August 14, 2019

Senator Warren Requests FTC Inspector General Investigation of the Agency's Misleading Equifax Settlement Descriptions

FTC did not advise consumers affected by the Equifax breach of the likely reduction of their settlement payments.


Washington, DC - United States Senator Elizabeth Warren (D-Mass.) sent a letter to the Federal Trade Commission (FTC) Inspector General (IG) Andrew Katsaros requesting an investigation into the agency's misleading description of the Equifax settlement. The FTC told the public in its July 2019 "Equifax Data Breach Settlement" web posting that once the claims process begins, consumers can request either "free credit monitoring OR $125." However, after millions of consumers flooded the site and requested a cash payment, the FTC is now telling them that "each person who takes the money option is going to get a very small amount(,) (n)owhere near the $125 they could have gotten if there hadn't been such an enormous number of claims filed."

On September 7, 2017, Equifax revealed that the company had exposed the sensitive personal information of more than 145 million Americans in one of the largest and most consequential data breaches in U.S. history. On July 22, 2019, the FTC announced that Equifax had agreed to pay between $575 and $700 million in a global settlement with the FTC, Consumer Financial Protection Bureau (CFPB), and state attorneys general. The settlement includes $300 million for a fund "to provide affected consumers with credit monitoring services," as well as an additional $125 million if the initial payment "is not enough to compensate consumers for their losses."

In a website post the same day as the settlement, entitled "Equifax Data Breach Settlement," the FTC stated that once the claims process began, consumers could request either "free credit monitoring OR $125." In an infographic published soon after the settlement, the FTC said consumers could "sign up for free credit monitoring for up to 10 years OR get a cash payment of $125." These pages did not inform consumers that the cash payment is subject to - and in fact, very likely to face - severe reduction. This is because the $31 million set aside for compensation would pay only 248,000 individuals the maximum of $125 - less than 1% of the 145 million individuals affected by the breach.

"The FTC has the authority to investigate and protect the public from unfair or deceptive acts or practices, including deceptive advertising," wrote Senator Warren. "Unfortunately, it appears as though the agency itself may have misled the American public about the terms of the Equifax settlement and their ability to obtain the full reimbursement to which they are entitled."
To determine how the FTC made a series of decisions that will result in millions of Americans receiving only a small portion of the $125 previously promised due to Equifax's failures, Senator Warren asks that the FTC IG conduct an investigation into the terms and FTC's public description of the settlement with Equifax.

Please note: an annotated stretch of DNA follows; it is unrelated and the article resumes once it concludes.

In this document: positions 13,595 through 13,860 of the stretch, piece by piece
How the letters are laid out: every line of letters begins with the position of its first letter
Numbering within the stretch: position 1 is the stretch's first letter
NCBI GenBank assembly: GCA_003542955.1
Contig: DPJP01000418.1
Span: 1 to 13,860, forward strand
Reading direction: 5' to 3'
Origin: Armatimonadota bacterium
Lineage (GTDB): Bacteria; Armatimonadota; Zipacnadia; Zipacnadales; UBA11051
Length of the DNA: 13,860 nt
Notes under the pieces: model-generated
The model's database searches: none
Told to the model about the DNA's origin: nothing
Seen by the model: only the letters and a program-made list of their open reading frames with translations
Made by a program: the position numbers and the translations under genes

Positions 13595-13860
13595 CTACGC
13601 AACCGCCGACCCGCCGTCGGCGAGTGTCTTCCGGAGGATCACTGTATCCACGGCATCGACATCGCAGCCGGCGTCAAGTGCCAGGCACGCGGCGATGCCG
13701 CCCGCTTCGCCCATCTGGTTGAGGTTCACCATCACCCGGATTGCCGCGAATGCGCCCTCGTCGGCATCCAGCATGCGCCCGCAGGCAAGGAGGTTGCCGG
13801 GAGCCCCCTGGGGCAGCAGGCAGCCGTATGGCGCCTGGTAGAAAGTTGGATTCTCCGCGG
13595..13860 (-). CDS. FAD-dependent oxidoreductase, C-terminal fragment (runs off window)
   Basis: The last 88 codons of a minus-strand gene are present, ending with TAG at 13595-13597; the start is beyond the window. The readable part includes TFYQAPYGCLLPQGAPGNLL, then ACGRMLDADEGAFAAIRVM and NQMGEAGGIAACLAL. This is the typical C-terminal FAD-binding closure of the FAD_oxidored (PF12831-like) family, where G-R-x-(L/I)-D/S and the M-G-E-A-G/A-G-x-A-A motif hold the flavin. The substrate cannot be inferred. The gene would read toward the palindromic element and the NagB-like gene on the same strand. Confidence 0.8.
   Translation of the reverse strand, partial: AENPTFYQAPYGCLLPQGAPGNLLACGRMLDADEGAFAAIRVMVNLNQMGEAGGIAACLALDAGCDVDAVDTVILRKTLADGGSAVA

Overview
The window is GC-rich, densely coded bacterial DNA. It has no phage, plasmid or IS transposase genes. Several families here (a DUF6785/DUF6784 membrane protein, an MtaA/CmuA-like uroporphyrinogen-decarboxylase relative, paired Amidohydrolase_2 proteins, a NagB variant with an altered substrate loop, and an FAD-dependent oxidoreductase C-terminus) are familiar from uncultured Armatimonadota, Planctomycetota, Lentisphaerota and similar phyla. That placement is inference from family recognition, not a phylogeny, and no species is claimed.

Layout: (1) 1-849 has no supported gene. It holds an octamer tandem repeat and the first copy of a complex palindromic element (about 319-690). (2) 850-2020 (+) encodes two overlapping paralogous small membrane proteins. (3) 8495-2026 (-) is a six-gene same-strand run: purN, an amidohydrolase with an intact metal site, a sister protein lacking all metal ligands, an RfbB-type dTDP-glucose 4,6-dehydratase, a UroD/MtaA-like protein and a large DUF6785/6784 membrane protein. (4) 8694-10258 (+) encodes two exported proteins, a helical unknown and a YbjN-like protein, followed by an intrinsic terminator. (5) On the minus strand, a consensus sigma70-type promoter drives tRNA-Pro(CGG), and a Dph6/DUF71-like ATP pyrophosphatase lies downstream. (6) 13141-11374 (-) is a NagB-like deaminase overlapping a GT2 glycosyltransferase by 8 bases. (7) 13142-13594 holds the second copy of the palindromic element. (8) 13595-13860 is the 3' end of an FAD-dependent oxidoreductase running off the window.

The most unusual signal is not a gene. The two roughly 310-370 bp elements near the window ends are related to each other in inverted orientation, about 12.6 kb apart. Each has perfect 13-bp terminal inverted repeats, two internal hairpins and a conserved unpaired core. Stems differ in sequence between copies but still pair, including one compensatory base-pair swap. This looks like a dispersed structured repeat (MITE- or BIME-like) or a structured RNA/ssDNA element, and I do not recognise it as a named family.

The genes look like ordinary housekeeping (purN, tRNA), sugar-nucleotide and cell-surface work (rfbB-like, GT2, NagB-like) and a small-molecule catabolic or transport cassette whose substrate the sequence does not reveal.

In the aftermath of the massive Equifax breach in 2017, Senator Warren opened an investigation into the causes of the breach and the company's response, and since then, has taken numerous actions to address data security problems, improve federal oversight of financial institutions, and better protect consumers:

  • Senator Warren recently pressed Capital One in August 2019 regarding the massive data breach revealed earlier this month that compromised sensitive personal information of over 100 million Capital One customers.
  • In June 2019, Senators Warren and Wyden, and Chairman Cummings released a Government Accountability Office (GAO) report identifying significant gaps in the federal government's treatment of citizens' personally identifiable information.
  • In May 2019, Senator Warren and Chairman Cummings reintroduced the bicameral Data Breach Prevention and Compensation Act with Senator Mark Warner (D-Va.) and Representative Raja Krishnamoorthi (D-Ill.) to hold large credit reporting agencies (CRAs) accountable for data breaches involving consumer data.
  • In April 2019, Senator Warren introduced the Corporate Executive Accountability Act, legislation that would make executives of big corporations criminally liable if their companies commit crimes, harm large numbers of people through civil violations, or commit new violations while under the supervision of the court or a regulator for a previous violation. The bill would make it easier to send executives to jail who are found liable or enter a settlement with any state or Federal regulator for the violation of any civil law if that violation affects the health, safety, finances, or personal data of 1% of the American population or 1% of the population of any state.
  • Senator Warren and Chairman Cummings released two additional GAO reports, prepared at their request, detailing how hackers exploited significant vulnerabilities at Equifax to gain access to the sensitive personal information of more than 145 million Americans and recommending stronger consumer protection efforts to prevent another Equifax disaster. GAO recommendations were incorporated into the lawmakers' 2019 bill.
  • Senator Warren released the first comprehensive review of consumer complaints in the wake of the breach, revealing that the CFPB received more than 200,000 consumer complaints following the Equifax breach.
  • In March 2018, on the 10th anniversary of the collapse of Bear Stearns, which marked the beginning of the financial crisis, she introduced the Ending Too Big to Jail Act, a bill that would make it easier to bring criminal charges against bank executives whose organizations defraud consumers.
  • Senator Warren unveiled a 15-page report in February 2018 containing the findings of a four-month long investigation into how Equifax failed to protect the personal data of more than 145 million Americans.


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